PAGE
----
I realized I had rarely had the opportunity to observe a resident throughout the history, physical, diagnostic, and therapeutic workup except during care of our sickest patients, which we usually performed together in a resuscitation room. Most of the time, I would be receiving an abbreviated summary of the findings during a patient presentation and would have only a few minutes to confirm these findings by visiting the patient. Occasionally, I might detect an inconsistency in the thinking or findings, but that occurred relatively rarely because of time constraints. And although I might have been aware of the adverse impact of time pressures and social pressures, I might not have been able to help the resident develop communication skills to resolve the conflicts effectively. However, here was a case where something important had happened for the patient, for the resident, and for me as if by magic, because of my ability to observe and provide feedback. It felt almost like chemistry class where we would add white reagents into a beaker with a solution and mix them together, and then suddenly some colored solid would mysteriously appear.
I have had several more experiences where my ability to sit and observe yielded the opportunity to detect diagnoses different from those under consideration by the resident, or to identify factors in the environment of care that contributed to a potential error, and they reminded me of a finding by Mylopoulos et al4 in their study of expert diagnostic practice: “Physicians must remain sensitive to the possibility that a seemingly straightforward diagnostic case may bring unanticipated challenges, therefore becoming an opportunity for learning.” If expert faculty are not present to help identify these opportunities, the resident’s progress toward competency and expertise may not occur.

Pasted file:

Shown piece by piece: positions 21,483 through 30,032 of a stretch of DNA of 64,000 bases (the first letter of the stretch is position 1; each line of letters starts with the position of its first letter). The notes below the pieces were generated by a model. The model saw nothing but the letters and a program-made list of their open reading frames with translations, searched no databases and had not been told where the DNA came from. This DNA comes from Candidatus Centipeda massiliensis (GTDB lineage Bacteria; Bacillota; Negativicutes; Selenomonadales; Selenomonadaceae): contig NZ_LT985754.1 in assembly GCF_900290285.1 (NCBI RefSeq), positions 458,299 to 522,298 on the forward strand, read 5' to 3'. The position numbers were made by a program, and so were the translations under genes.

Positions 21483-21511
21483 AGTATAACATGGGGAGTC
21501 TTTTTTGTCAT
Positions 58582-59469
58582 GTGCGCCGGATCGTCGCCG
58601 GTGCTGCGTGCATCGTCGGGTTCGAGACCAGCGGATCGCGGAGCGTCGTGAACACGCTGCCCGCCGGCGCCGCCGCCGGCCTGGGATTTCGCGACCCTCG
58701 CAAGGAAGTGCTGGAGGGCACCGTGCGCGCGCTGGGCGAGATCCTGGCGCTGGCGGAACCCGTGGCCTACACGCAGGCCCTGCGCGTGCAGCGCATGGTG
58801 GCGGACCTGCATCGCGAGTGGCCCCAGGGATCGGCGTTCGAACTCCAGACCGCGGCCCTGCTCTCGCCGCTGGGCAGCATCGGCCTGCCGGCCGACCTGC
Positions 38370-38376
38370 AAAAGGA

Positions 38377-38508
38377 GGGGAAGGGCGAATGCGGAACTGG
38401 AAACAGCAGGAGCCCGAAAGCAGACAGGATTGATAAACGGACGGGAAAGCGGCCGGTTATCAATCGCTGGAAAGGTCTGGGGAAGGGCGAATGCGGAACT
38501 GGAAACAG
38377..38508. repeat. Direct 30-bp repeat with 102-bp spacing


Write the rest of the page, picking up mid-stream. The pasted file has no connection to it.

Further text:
In the 35 years since I was a resident, we have not made enough progress in defining and providing effective faculty clinical supervision or feedback, based on the recent reviews I cited. We have barely begun to identify what supervision can offer. Why is this? Is it because clinical faculty must spend their time documenting their own activities in patient care rather than observing and teaching residents? Is it because our current promotion and reward systems provide little recognition for faculty excellence in bedside teaching, feedback, and evaluation? Is it because our medical educators have migrated to the simulation labs and standardized patients where one can control various important variables in the patient encounter? Is it simply that everyone has too much to do in too little time? I realize that many clinical cases will not yield productive learning opportunities for residents, and the study of education in the clinical setting is difficult and rarely funded, but if we do not focus our attentions on the opportunities of the faculty–resident–patient relationship and how to get the most out of faculty supervision, we will lose out on opportunities that occur every day to improve care in our teaching institutions. Significant faculty presence at the bedside allows for opportunities to observe the communications, thinking, uncertainty, and problem solving that give meaning to our relationships with our patients and our students.
I am hopeful that as residency programs identify milestones for residents that will mark the achievement of certain competencies, there will be a concomitant recognition of the role that experienced, expert faculty must play in observing and recognizing the achievement of the milestones. If faculty could observe residents, undisturbed by other patient care responsibilities, as I recently did, they might also be able to identify the factors in the environment of care that adversely influence residents’ performance and the clinical outcomes of their patients. The opportunity for expert clinicians to take a step back and observe trainees could greatly enrich the educational environment and quality of care and create more of those moments of magic when we do something important for our patients, our students, and ourselves.
David P. Sklar, MD
Editor’s note: The opinions expressed in this editorial do not necessarily reflect the opinions of the AAMC or of its members.